what our leaders should be preaching. Why are we not more dedicated to
Garvey's philosophy? Is it because once a man is educated, he will no
longer want to hang out of a bus window ringing a bell or waving an
orange flag? Is it because education will prevent folks from swallowing
those platform platitudes?
"Transformation of the public sector is an imperative that must be dealt
with expeditiously if the country is to move forward in achieving
national growth and development," wrote Mrs Sinclair-McCalla in her
December progress report published on the Cabinet Office website. "The
political will to make this happen is critical for this to be a
Having been so up close and personal to the work of the PSTU, and having
worked with another public body, the EAC/ECJ as they reformed our
electoral system, I know how complex and difficult change can be.
The reason that the then EAC was able to reform those laws eventually
was that there was consensus among the political parties and strong
independent members. I hope therefore that the next step will be for
Government to form such a group so they can agree on the way forward for
this important Master Rationalisation Plan. Hopefully, this plan and
willing hands were the stars of the just concluded Cabinet
these speakers do is speak, they have no action in them and this is
because they have no idea how to fix the problems. The govt was elected
by the people to serve the people but they are only serving themselves.
The JLP took a paycut and ask the PNP to follow suit but they refused.
This goes to show that they are there only for the money and not to
serve the Jamaican poeple. If you are a bank manager, store manager or a
factory worker and you are not performing up to standard on a
consistent basis you will be terminated. In Ja politics you can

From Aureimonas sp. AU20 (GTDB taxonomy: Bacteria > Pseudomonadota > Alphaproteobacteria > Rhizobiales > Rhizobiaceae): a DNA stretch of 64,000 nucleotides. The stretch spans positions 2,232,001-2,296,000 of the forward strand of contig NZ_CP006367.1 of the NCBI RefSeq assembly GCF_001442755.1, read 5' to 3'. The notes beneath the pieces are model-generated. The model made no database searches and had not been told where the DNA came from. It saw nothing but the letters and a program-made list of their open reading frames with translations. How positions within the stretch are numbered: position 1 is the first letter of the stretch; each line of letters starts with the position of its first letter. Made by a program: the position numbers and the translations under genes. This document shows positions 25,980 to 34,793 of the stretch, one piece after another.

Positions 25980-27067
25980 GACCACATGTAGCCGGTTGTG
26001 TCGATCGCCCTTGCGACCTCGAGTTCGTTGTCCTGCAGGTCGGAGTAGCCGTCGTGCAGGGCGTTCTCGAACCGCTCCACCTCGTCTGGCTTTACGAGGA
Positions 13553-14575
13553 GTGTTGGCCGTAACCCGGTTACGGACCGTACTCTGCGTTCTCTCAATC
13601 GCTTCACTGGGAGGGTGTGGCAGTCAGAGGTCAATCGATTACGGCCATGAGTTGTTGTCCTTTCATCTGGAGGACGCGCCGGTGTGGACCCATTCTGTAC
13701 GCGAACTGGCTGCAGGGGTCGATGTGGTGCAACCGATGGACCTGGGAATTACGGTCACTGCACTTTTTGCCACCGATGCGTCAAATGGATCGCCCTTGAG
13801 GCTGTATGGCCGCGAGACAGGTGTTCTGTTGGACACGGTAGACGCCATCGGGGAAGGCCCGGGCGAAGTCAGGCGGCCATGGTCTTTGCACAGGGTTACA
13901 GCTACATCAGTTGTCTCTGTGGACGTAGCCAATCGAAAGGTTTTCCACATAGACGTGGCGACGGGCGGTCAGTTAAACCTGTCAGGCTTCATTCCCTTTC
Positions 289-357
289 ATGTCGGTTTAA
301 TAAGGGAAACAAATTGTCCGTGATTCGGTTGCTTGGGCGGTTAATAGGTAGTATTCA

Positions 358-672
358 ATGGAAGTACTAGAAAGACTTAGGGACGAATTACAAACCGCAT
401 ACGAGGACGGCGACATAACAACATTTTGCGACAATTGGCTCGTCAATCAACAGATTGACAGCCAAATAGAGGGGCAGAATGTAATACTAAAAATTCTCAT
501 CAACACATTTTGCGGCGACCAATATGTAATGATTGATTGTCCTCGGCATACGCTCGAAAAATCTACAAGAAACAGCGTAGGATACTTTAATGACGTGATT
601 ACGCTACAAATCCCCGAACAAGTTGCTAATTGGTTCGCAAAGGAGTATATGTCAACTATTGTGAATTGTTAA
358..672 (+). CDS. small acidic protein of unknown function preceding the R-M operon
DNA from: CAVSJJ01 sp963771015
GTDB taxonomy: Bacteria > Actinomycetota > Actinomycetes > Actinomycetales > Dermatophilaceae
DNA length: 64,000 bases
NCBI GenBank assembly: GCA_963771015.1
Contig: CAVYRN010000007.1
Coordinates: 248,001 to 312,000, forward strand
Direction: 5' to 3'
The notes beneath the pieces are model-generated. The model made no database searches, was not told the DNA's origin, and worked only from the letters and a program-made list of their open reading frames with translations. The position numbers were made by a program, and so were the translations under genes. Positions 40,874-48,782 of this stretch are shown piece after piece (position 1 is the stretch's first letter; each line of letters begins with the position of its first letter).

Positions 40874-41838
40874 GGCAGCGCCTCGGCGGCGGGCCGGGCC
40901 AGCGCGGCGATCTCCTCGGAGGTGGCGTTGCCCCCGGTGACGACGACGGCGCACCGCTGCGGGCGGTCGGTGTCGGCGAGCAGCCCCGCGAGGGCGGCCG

underperform, steal, cheat and lie and not only remain in the job you
will also get a pay increase. Only god can help Ja.
The more I read how great Mama P can be, is
more I am happy I removed my children from Jamaica. For what is a great
speech, when it appears that if the PNP is travelling from Constant
Spring to Stony Hill they cannot even negotiate the corner called ‘Red
Gal Ring’ much less negotiate an IMF deal? This is precisely the problem
with Jamaica, many spent the decade of the 1970s listening to Michael
Manly and gazing up on his portrait hanging on their wall, meanwhile
Jamaica fell apart. As grandma often warn: “do not listen to the noise
of the market, but mek sure you get you correct change”, I am happy my
children will not be exposed to the ravages of the PNP the way I was.
Thanks IMF for insisting for the right things to be done for Jamaica
to move forward.
Tom, please let Michael Manly rest in peace! How much the world has
changed from the 1970s? We now have internet, cell phone, flat screen
TV, run flat tires, and iPad tablet. We can no longer blame Michael
Manly for our failures.
do not want to sound harsh brother-man, however such simplistic
argument as the one you presented here is another obstacle to Jamaica.
Even with the magic of Mr Seaga during the 1980s, do you believe
recovered from the GDP it lost in the 1970s? Add this
loss to his short stint in the 1990s where he went about selling
Jamaica’s assets including those that were nailed down or had a big
stone place on it, has Jamaica recovered from that also? What about the
massive slide in the Jamaican dollar during the early 1990s? I could go
on and on, however, if you are making the argument that what PJ
Patterson and Omar did appear to pale in comparison, I will accept that
argument, but the effects of good ole Michael is still here with us.